Is the preceding though the way Scripture sets forth the fourth and final part of this Babylonian kingdom? Or is this an attempt to interpret biblical prophecy through using events in secular history rather than interpreting prophecy by comparing Scripture with Scripture? The answer is easy to ascertain if one remains solely within that which Daniel (and related Scripture) reveals about the whole matter.
Note first of all that Daniel’s image is seen standing in Babylon (2:31). This image has to do with a Babylonian kingdom from beginning to end. The “head of gold” has to do with the kingdom of Babylon under Nebuchadnezzar and any immediate successors prior to the conquest of the kingdom by Gentile power(s) represented by the breast and arms of silver (2:37, 38). The “breast and arms of silver” have to do with the Medes and the Persians coming in and conquering the preceding kingdom (2:39; 5:28, 31). And the “belly and thighs of brass” have to do with the Grecians coming in and conquering the kingdom ruled by the Medes and the Persians (2:39; 8:6, 7, 20, 21; 10:20).
The mechanics of the preceding, of course, form the interpretation held in common by almost anyone reading Daniel. This is simply what the record in Daniel states, along with secular history.
But note something often overlooked about the preceding: This kingdom is Babylonian throughout. The powers represented by the head of gold, the breast and arms of silver, and the belly and thighs of brass all reigned from Babylon.
When the Medes and the Persians came in and took the kingdom in 538 B.C., they reigned from Babylon and were still there when Alexander the Great came over in 330 B.C., two hundred and eight years later. Then, when Alexander the Great took the kingdom, he also reigned from Babylon. In other words, the image is not seen lying down, with the head of gold in Babylon, the breast and arms of silver in Media and Persia, and the belly and thighs of brass in Greece. That’s not the picture at all. The image is seen standing in Babylon. It is Babylonian in its entirety.
(Note that “Babylon” in history was a city-state, which, from biblical prophecy, will evidently exist once again when the final form of Daniel’s image appears [i.e., Babylon existing as a city-state yet future as well]. In this respect, Babylon is used in Scripture referring to both the city and the state, which included [and evidently will include] a number of Middle Eastern cities or countries; cf. Jeremiah 51:29-32, 42, 43].)
The fact that the image in Daniel chapter two is Babylonian in its entirety is one place where those who view a Roman Empire next in the prophecy go astray. Rome had nothing to do with a reign from Babylon in history. The capital of the Roman Empire was Rome, not Babylon. And Rome is not Babylon, regardless of the attempts by some individuals to see certain things moved from Babylon to Rome in time past, seeking to align and identify Rome with Babylon in this respect.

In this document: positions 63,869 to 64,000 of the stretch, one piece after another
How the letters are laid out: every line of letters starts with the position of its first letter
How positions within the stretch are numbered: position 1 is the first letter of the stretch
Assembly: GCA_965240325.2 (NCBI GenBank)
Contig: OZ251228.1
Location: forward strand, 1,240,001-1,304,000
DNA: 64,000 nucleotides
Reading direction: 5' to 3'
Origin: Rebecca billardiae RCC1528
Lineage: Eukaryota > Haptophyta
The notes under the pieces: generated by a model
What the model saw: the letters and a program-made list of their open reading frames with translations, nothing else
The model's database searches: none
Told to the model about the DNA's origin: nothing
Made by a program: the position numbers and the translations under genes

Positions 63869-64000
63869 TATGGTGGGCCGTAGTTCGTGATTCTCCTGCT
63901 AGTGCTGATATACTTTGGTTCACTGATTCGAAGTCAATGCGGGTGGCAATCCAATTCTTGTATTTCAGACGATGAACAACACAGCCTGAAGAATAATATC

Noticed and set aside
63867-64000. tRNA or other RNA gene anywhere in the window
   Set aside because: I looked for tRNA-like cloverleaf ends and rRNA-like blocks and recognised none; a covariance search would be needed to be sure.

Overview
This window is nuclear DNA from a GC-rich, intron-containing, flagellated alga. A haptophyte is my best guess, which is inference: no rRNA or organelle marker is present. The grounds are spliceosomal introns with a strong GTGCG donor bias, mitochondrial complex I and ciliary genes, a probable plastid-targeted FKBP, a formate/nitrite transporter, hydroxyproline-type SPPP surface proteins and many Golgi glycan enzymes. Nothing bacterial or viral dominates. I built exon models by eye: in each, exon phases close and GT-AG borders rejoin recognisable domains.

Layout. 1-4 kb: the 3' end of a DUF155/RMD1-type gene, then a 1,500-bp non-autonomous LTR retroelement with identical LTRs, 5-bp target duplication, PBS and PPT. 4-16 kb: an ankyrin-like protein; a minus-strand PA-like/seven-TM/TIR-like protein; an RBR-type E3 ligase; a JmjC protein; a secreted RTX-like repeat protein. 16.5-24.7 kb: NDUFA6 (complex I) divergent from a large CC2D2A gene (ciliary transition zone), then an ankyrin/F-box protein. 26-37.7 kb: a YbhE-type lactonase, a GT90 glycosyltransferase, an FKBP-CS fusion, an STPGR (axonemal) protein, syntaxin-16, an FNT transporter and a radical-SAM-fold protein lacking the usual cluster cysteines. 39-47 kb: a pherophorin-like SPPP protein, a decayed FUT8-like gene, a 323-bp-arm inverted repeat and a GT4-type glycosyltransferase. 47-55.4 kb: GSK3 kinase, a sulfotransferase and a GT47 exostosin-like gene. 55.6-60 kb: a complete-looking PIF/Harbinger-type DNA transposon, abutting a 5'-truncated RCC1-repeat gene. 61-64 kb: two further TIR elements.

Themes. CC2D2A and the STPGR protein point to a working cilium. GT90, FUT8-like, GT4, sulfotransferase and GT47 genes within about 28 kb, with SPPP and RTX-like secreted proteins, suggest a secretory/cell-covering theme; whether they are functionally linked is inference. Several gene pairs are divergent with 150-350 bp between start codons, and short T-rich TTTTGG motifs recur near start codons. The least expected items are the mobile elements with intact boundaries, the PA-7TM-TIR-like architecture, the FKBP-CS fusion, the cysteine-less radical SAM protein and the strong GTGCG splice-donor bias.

Those viewing Rome as representing the fourth part of the image try to press secular history into biblical prophecy at a point where it seems to possibly fit, but really doesn’t. Then they further complicate the matter by a misinterpretation of Daniel 9:26.
But the most interesting thing about the whole matter — the central thing that voids all thought of Rome having a part in the prophecy — is the fact that Daniel identifies all four parts of the image, and he identifies the fourth part as being other than the Roman Empire. Daniel, in his identity, has Antichrist coming into power following a four-way division of the kingdom after Alexander the Great’s death. The kingdom under Antichrist follows the Greco-Babylonian kingdom and is represented by the legs of iron, and in its final form by the feet part of iron and part of clay.
(No break in time is seen in the book of Daniel between powers represented by the third and fourth parts of the image, similar to no break in time subsequently being seen in the book between the sixty-ninth and seventieth weeks in Daniel’s Seventy-Week prophecy [9:24-27]. However, it is evident from both biblical and secular history that a break in time exists at these respective points in both prophecies, though no break in time precedes these in either prophecy.
This break in time though between the third and fourth parts of the image doesn’t lead to, and end with Rome. Rather, it leads to, and ends with a kingdom in the Middle East, the kingdom of Antichrist. As with Daniel’s subsequent prophecy of the Seventy Weeks, events seen occurring within the prophecy itself cannot occur during the break in time not seen in the prophecy. Events seen in the prophecy must occur within time covered by the prophecy.
For example, the destruction of Jerusalem in Daniel’s prophecy of the Seventy Weeks [9:26] must occur within time covered by the prophecy itself, not outside of this time [as the destruction under Titus in 70 A.D. would be]. If this destruction didn’t occur during time covered by the first sixty-nine weeks [which it didn’t], then it must occur during time covered by the seventieth week. And events foreshadowed by the things stated about the great image and the great beasts [chapters 2, 7] must be understood the same way.